For many would-be leaders and policy experts, goodwill and an earnest desire to help are never in short supply. But when it comes to humanitarian crises, “good intentions aren’t enough,” Batten professor Kirsten Gelsdorf says. “The question is, how do you analyze options and make difficult decisions when you’re trying to work with communities in critical situations, where people’s lives are often at stake?”
To educate Batten majors on how to excel in such situations, Gelsdorf orchestrates a field training and simulation event in Virginia’s rural Clarke County. The three-day affair is the culmination of a capstone course offered for a small number of fourth-year students. It’s staged by Global Emergency Group, a consulting organization that provides similar trainings for humanitarian and security professionals in the United States and around the world.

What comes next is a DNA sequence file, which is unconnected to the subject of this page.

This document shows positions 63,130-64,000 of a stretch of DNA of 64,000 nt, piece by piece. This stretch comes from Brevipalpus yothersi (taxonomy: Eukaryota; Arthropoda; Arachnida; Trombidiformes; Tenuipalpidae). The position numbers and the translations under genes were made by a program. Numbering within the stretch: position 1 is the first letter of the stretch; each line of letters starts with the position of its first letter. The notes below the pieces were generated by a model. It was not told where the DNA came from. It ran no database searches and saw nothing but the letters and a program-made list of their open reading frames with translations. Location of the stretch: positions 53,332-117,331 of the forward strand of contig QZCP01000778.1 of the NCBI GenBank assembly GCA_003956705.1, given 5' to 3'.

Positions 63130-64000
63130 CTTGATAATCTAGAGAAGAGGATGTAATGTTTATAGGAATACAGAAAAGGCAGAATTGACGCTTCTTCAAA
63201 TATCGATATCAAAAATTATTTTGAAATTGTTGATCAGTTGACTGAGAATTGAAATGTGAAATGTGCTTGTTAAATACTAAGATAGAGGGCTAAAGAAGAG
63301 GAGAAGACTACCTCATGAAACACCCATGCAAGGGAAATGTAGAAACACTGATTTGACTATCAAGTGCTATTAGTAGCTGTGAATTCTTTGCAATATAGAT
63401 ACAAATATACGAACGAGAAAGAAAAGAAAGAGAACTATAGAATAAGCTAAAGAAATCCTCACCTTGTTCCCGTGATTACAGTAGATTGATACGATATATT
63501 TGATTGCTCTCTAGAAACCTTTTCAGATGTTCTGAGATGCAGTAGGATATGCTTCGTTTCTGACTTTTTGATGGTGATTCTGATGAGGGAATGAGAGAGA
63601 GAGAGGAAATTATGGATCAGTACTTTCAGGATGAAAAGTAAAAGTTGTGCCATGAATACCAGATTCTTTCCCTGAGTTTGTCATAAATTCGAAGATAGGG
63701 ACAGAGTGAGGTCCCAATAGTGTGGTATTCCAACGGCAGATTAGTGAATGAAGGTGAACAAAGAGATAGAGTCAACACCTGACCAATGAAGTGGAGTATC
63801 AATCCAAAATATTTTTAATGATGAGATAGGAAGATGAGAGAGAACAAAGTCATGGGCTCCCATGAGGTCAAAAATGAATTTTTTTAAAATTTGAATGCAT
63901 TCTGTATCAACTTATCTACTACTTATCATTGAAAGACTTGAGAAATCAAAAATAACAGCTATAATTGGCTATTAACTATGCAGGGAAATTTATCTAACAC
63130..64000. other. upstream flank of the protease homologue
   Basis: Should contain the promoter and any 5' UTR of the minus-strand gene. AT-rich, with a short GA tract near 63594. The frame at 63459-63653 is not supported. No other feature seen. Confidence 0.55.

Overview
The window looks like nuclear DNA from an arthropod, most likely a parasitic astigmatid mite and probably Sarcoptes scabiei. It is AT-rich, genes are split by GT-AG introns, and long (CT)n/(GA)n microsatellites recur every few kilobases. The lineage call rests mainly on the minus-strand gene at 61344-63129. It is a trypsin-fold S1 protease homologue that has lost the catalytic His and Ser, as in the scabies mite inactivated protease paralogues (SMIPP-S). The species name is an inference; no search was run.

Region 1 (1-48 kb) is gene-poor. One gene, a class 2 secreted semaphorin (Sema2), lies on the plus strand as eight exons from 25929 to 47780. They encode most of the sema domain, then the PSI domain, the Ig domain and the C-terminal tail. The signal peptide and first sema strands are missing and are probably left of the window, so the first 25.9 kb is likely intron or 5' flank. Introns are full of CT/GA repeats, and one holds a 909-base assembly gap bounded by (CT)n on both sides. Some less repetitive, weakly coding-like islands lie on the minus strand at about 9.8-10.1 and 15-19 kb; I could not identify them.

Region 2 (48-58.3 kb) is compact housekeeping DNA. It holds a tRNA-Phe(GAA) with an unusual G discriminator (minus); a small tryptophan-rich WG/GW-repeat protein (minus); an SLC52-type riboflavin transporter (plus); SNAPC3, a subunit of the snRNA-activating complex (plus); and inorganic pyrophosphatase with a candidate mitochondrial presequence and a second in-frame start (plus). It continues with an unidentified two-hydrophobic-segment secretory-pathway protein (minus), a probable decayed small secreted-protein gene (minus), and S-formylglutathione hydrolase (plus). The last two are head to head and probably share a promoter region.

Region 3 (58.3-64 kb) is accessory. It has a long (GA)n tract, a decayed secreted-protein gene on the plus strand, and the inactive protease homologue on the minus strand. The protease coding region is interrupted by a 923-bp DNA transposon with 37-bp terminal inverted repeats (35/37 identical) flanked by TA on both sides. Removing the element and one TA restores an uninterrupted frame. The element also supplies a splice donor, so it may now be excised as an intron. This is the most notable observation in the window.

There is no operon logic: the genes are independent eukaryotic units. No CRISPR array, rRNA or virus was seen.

“The experience itself is really incredible,” says Batten alum Jonathan Meyer, who participated in the simulation this past spring. “It definitely exposes you to things that you’ve never experienced before, in situations you probably never even imagined.”
Such experience-based opportunities characterize the Batten School’s commitment to preparing consequential leaders, says Dean Allan Stam.
“We’re not just preparing lower- to mid-level bureaucrats,” Stam says. “That was not Frank Batten’s vision. He wanted to recruit, train and place leaders who will make a real difference.” That vision informs a broad range of international research projects spearheaded by Batten faculty. It also helps forge strategic relationships, building networks that enhance the School’s presence around the world.